Formed in 1988, Wispark was created to serve as the real estate-development arm of the Wisconsin Energy Corporation (WEC). A provider of gas and electricity to the southern and western parts of Wisconsin, WEC entered the real estate realm to further support communities where its utilities are located. Because of this, environmental impact—particularly energy efficiency—is at the forefront of Wispark president Jerold Franke’s mind. Just after its inception, Wispark began work on LakeView Corporate Park, a mixed-use development offering industrial, office, and retail space. More than 75 percent complete, the 2,400-acre development in Pleasant Prairie has everything from a hotel conference center to a 200-acre public recreation park. Here, Franke elaborates on the sustainable nature of the colossal project.
How did Wispark become involved with LakeView Corporate Park?
JF: LakeView Corporate Park is located adjacent to one of WEC’s coal-fired power plants. When we sought municipal approval, we promised to develop an industrial park that would benefit the community. We are about 75 percent complete at this point, and we’ve attracted companies that have generated over 7,000 jobs in the process. Basically, we took a number of cornfields and cabbage patches and turned it into a 21st-century business park.
How many businesses are there in the park?
JF: Right now there are approximately 80. In the end we expect to have anywhere from 95 to 110, but it’s hard to say exactly because many buildings end up having multiple tenants.
What are some ways that LakeView Corporate Park is sustainable?
JF: The LakeView RecPlex is one of the largest municipal recreation facilities in the country, with two sheets of ice for an indoor hockey rink, an aquatics center with an Olympic-size pool, indoor soccer fields, cardiovascular facilities, basketball courts, and a lot more. This presents a key part of the wellness aspect many companies are pursuing today [as] another part of an overall sustainable real estate project. Additionally, we have a community storm-water-management system rather than each facility having its own pond. We’re also starting to see more uses of innovative energy. Fortunately, most companies coming into the park recognize that sustainability is favorable to their overall bottom line.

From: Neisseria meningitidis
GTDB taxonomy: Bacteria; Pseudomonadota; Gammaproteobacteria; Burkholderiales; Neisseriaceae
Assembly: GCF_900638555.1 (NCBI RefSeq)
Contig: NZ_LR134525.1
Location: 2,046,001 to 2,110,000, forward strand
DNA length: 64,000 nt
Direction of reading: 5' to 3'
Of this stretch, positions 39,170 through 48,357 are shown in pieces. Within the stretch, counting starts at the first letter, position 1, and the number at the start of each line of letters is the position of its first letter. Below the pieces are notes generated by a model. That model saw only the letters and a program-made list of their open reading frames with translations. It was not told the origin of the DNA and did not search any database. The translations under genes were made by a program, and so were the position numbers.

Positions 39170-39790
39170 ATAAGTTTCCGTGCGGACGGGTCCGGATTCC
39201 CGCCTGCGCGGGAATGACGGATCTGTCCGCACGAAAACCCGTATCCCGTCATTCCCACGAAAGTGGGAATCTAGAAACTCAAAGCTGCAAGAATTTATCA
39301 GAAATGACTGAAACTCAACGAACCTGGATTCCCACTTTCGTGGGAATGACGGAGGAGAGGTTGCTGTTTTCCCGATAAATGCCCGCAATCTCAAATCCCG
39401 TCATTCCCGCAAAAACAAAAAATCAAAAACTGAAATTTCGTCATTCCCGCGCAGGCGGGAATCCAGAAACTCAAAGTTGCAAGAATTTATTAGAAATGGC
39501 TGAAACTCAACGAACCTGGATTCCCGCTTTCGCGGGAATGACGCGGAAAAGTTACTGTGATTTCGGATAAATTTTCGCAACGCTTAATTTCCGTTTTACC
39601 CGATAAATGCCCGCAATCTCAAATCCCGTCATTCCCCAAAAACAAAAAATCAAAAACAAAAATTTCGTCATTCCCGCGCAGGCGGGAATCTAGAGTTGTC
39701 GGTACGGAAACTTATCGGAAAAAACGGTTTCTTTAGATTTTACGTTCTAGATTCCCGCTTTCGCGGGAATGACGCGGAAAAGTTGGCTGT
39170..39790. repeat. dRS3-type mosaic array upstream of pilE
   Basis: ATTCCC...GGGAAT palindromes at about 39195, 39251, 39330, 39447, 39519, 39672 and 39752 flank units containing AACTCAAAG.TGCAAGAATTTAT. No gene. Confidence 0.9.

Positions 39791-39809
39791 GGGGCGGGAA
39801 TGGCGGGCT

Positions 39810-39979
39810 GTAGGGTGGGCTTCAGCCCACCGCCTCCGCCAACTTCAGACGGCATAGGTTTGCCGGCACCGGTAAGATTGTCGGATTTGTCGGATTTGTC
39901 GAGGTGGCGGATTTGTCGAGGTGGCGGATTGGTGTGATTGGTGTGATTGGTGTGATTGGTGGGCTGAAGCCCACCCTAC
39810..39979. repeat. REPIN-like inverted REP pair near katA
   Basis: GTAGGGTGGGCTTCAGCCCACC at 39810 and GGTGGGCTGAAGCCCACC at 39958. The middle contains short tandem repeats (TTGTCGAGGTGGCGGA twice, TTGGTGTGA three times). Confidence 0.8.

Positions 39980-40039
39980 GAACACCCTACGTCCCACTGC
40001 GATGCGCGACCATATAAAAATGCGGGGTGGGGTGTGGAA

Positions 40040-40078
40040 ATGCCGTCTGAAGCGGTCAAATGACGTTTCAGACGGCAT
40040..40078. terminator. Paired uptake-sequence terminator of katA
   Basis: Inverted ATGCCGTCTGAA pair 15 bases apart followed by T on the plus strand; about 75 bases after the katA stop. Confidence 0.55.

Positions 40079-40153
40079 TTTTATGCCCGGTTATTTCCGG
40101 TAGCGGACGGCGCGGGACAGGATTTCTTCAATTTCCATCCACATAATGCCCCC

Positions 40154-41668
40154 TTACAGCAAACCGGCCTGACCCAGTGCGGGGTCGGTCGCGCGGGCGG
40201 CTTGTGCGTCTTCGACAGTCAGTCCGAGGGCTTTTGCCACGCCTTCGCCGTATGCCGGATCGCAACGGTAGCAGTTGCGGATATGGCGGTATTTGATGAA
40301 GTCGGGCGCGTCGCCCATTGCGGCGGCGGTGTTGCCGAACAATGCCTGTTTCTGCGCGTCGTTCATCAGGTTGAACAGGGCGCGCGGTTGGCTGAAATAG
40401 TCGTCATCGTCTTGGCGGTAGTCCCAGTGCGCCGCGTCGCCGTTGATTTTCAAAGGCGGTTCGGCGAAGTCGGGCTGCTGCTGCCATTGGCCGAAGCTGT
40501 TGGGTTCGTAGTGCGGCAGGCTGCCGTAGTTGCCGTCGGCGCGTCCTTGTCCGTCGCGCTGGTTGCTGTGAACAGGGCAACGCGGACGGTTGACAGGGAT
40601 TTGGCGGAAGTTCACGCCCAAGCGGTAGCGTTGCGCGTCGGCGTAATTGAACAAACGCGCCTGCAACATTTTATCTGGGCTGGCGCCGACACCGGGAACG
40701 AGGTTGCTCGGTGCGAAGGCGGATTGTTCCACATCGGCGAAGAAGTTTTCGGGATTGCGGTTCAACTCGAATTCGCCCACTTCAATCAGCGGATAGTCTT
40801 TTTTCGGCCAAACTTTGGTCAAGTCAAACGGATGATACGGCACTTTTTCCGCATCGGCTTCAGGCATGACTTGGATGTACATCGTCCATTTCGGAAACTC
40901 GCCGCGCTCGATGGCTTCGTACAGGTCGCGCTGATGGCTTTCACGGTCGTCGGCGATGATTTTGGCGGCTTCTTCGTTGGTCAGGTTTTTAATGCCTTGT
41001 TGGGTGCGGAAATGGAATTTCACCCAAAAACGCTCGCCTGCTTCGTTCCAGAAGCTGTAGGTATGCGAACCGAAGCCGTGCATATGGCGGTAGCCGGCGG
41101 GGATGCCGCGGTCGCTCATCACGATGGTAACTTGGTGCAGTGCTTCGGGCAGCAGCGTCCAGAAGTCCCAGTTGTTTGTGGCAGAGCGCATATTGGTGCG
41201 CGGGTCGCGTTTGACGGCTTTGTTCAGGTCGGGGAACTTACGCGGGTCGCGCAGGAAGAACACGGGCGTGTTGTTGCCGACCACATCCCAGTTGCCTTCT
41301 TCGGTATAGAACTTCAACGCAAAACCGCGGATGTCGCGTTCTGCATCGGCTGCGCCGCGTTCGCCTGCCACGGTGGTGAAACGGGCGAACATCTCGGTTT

Does the corporate park have a LEED rating?
JF: When we started the development in 1987, there were no LEED ratings. Even now LEED still does not have a category for business parks. Most of our buildings are LEED qualified. Additionally, we do try to incorporate as many LEED design features as we can while still remaining practical to the client, whether that [feature be] a building design or a building component. Some of our LEED-like features include energy-efficient rooftop HVAC units, increased wall and roof insulation, T-5 lighting fixtures, local materials, recycled steel, and sediment-control basins that … improve the quality of the runoff from the site rather than simply help to control the amount of runoff.
What other ways is Wispark focused on sustainability?
JF: Though we started out as business-park developers, we are spending more time now on redevelopment and infill sites than we did in the past. We’re focusing on making use of existing infrastructure, which has emerged as a significant aspect of sustainability. It’s important to us to use those structures that still have a lifecycle remaining.
Is focusing on the environment important to you as an individual?
JF: Absolutely. We only have so many resources in this country, and too many people are wasting what we have. There are too many people designing buildings to last decades rather than centuries. We need to be less reliant on the “throw-away” mentality. Previously, I was a municipal planner and development official. Developing a project that’s environmentally sustainable is consistent with my educational training and personal philosophy.